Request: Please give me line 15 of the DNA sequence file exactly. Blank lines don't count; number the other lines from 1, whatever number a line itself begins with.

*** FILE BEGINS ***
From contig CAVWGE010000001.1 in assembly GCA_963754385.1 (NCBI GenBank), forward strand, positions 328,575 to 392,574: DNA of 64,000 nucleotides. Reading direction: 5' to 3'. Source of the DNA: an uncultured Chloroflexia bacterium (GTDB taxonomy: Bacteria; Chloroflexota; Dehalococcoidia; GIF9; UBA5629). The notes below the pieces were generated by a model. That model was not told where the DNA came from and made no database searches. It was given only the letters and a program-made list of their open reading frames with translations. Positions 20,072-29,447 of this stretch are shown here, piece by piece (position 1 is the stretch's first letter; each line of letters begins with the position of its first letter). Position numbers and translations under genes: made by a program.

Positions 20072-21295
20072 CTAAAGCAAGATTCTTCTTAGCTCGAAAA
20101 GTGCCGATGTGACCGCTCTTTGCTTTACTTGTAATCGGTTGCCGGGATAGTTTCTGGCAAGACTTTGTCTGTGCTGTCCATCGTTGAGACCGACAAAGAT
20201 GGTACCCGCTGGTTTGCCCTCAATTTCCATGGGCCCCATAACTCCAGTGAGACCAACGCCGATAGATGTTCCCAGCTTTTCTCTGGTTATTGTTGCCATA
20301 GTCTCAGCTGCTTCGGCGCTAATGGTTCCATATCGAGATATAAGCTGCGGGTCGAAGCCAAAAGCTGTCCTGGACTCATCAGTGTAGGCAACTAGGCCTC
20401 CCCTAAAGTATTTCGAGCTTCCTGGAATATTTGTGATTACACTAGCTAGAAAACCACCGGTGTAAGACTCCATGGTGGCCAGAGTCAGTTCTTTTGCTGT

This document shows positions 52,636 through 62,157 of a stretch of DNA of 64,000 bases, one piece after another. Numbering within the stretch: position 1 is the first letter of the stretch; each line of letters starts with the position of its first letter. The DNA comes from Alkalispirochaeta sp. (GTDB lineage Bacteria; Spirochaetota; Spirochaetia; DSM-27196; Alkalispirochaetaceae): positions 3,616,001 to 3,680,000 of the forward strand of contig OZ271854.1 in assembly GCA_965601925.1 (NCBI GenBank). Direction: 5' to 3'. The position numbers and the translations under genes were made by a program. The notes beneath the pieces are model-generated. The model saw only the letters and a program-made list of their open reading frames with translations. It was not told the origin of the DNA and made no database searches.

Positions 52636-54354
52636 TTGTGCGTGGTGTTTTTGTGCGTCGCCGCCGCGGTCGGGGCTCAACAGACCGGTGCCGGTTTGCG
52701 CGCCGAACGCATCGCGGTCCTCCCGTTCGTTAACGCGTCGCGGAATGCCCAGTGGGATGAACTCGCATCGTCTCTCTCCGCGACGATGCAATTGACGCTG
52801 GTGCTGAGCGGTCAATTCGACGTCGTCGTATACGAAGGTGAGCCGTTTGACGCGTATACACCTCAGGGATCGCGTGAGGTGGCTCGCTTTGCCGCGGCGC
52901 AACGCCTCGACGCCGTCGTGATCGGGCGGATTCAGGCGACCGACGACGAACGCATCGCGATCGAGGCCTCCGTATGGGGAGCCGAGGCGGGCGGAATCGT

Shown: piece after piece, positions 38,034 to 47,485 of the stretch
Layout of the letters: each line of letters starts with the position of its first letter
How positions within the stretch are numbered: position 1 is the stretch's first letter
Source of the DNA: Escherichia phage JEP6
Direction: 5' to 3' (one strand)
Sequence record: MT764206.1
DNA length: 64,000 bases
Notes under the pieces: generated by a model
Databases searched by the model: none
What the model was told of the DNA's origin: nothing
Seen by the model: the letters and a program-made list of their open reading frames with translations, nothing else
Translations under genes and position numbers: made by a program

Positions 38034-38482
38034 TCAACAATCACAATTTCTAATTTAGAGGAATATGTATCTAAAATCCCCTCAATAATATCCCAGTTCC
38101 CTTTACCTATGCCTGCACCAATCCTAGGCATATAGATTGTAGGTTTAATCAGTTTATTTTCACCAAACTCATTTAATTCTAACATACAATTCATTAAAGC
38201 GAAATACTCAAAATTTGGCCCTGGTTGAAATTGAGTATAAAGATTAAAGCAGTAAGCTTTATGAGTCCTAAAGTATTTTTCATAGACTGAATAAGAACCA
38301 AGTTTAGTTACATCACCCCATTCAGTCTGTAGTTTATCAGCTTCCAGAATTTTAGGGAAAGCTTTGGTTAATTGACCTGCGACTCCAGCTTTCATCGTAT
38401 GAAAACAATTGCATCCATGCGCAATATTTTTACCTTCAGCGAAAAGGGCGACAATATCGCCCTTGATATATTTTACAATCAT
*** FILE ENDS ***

Layout of the letters: each line of letters starts with the position of its first letter